Ivo Mesquita in an Interview:

"In Latin America, the artistic involvement with the colonial past also meant a critical involvement with the all-embracing model of modernism, which also brought about a return to the 'Giants' of Europe." The Brazilian curator Ivo Mesquita on local pictorial traditions, the reception of the German Neo-Expressionists in Latin America, and future generations of painters.








God is an image, too:

In contrast to the raw and edgy Neo-Expressionsim of the Heftige Malerei movement in Germany, the artists of the Italian Transavanguardia conquered the art world with magical symbols of fantastic scenes and poetic compositions. In returning to figurative painting, they also discovered myths and intuitive powers.
By Maria Morais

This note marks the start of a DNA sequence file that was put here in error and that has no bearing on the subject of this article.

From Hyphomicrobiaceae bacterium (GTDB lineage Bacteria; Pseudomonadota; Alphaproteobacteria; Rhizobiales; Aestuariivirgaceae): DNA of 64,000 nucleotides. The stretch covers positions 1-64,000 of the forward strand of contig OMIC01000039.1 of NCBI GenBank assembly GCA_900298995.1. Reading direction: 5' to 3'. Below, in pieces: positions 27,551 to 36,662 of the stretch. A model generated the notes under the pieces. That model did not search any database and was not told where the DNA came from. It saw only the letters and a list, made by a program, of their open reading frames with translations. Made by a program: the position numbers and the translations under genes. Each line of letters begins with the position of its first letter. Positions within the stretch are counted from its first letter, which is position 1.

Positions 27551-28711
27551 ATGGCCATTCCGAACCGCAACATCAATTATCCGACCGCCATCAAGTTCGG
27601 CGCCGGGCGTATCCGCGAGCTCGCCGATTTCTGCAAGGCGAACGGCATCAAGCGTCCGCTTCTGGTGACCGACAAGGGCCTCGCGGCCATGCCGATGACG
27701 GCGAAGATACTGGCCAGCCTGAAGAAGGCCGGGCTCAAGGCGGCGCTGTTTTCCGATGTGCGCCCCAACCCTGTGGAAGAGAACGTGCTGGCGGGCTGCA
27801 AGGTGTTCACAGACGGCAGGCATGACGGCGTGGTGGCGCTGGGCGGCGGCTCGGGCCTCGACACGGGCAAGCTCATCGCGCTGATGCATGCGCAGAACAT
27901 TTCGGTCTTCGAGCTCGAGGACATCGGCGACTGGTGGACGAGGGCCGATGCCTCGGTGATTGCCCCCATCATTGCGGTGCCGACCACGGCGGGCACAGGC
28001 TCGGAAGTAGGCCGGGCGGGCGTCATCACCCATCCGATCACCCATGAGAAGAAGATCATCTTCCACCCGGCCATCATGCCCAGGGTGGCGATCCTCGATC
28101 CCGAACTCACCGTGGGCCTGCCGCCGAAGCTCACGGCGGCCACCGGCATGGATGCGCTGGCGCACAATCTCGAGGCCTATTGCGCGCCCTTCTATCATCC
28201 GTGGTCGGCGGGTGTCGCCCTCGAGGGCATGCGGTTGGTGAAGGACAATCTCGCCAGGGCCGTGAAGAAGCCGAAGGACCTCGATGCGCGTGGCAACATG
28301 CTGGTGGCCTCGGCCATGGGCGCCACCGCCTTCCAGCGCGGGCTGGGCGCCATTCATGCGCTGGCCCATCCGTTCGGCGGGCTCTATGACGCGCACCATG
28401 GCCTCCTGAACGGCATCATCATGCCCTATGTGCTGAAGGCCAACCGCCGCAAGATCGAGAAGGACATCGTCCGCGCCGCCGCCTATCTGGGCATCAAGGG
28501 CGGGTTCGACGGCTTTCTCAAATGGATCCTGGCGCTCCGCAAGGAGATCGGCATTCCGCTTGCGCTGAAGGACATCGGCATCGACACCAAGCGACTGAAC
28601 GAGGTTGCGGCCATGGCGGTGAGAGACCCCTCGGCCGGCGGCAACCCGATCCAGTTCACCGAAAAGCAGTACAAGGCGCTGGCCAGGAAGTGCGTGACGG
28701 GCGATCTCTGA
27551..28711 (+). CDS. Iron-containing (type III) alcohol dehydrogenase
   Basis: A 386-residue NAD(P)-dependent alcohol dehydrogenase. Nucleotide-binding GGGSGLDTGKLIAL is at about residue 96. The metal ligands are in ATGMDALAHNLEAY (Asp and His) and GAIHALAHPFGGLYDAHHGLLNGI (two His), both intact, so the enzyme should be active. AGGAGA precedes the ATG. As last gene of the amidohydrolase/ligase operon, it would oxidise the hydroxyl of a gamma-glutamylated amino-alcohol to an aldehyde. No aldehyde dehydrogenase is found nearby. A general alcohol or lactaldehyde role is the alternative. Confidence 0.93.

At the moment, it seems as though figurative painting were undergoing a revival worldwide. The exhibition The Return of the Giants - German Painting from 1975-1985, which is currently being shown in the Museo de Arte Moderno in Mexico City on its Latin American tour, was already a huge public success at its first station in Monterrey. What makes German painting from the nineteen-eighties so popular in Latin America? We asked the Brazilian curator and art critic Ivo Mesquita about the relationship between Latin American artists and German painting from the seventies and eighties. Giants and Alchemists: It wasn't only "Heftige Malerei" that experienced a breakthrough worldwide in the early eighties; the neo-expressive paintings of the Italian Transavanguardia aroused international attention and were presented together with the German "Wilden." Maria Morais has taken the Mexico City exhibition as an opportunity to have a closer look at the magical symbols and fantastic scenes of the Transavanguardia and introduces examples from the collection of the Deutsche Bank.